Process must include “elements that prevent organized crime from taking advantage of our inherent right to exercise jurisdiction as a community.”
In a statement released today, Six Nations Council says the federal government has rushed the implementation process for the legalization of recreational cannabis use across the country, leaving First Nations communities, as well as the provinces and municipalities, scrambling to deal with the implications on the ground.
While revenue sharing has been provided to provinces and municipalities to deal with those implications, the same allowances have not been provided to First Nations.
Six Nations is looking to its community to develop a law that brings economic wealth to the community, while protecting the health and safety of its people.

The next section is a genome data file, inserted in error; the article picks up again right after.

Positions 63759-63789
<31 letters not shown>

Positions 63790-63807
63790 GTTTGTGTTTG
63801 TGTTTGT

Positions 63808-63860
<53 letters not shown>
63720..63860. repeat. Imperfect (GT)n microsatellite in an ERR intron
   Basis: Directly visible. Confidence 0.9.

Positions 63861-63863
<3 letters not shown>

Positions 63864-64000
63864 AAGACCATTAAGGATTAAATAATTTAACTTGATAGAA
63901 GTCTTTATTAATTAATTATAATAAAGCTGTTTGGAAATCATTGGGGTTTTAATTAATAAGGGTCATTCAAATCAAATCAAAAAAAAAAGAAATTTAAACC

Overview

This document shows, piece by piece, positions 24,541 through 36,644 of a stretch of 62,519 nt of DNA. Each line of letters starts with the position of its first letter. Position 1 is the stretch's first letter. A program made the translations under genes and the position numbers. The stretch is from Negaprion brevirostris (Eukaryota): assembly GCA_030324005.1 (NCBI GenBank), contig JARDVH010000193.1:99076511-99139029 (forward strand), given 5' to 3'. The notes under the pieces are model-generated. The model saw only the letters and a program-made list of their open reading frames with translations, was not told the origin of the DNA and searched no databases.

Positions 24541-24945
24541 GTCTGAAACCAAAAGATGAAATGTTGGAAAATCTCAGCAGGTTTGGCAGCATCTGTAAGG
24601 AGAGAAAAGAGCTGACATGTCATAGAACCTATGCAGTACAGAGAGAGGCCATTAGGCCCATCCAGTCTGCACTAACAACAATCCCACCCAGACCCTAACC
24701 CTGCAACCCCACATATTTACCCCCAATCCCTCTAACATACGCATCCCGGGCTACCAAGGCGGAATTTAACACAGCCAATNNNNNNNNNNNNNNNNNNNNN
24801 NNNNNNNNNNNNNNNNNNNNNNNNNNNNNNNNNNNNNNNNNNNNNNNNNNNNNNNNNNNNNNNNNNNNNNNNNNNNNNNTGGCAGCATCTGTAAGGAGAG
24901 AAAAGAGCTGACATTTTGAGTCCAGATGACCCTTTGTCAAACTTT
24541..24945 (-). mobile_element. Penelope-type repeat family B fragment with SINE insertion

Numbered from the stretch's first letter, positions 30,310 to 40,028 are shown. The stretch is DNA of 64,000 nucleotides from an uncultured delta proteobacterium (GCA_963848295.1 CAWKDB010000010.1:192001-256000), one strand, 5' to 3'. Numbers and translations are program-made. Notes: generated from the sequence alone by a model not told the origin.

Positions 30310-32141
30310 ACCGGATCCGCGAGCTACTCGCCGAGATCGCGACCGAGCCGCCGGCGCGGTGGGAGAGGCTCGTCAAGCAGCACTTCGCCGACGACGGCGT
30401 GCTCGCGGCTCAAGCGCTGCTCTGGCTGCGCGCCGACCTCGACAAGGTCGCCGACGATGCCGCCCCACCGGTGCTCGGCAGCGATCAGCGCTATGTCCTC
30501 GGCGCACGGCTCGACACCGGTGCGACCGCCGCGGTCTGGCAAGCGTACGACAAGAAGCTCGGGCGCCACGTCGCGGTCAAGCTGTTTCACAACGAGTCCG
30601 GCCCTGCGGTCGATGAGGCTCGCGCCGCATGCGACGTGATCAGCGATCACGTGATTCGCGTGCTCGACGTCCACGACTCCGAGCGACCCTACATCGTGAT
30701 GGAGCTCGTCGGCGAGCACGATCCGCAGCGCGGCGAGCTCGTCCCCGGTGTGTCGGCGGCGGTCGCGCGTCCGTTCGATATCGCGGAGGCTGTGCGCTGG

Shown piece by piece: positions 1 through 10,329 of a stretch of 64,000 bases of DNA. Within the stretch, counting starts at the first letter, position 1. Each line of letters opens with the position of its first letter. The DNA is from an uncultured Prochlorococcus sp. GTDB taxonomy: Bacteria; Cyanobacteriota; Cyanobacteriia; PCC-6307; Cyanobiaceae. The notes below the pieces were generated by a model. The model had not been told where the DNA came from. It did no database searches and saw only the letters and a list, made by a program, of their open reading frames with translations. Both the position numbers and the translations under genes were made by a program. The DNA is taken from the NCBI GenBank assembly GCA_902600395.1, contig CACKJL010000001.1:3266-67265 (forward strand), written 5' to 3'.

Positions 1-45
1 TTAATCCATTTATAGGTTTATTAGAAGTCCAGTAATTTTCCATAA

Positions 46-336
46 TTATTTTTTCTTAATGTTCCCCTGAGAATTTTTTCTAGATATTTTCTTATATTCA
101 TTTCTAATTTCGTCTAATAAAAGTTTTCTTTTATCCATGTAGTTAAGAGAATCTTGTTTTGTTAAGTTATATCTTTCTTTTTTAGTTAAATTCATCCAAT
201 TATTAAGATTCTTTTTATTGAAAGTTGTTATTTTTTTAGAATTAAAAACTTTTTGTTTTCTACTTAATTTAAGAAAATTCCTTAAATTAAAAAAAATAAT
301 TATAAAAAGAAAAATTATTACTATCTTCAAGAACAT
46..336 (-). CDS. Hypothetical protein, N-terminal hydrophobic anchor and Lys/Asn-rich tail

Six Nations elected council has begun the work of establishing a Cannabis Control process, with the intent of setting out its own regulations and processes that will ensure guidelines with the community in mind.
It is also asking the community to consider a Cannabis Commission to administer the control process.
The statement says the process must be community driven, and include “elements that prevent organized crime from taking advantage of our inherent right to exercise jurisdiction as a community.”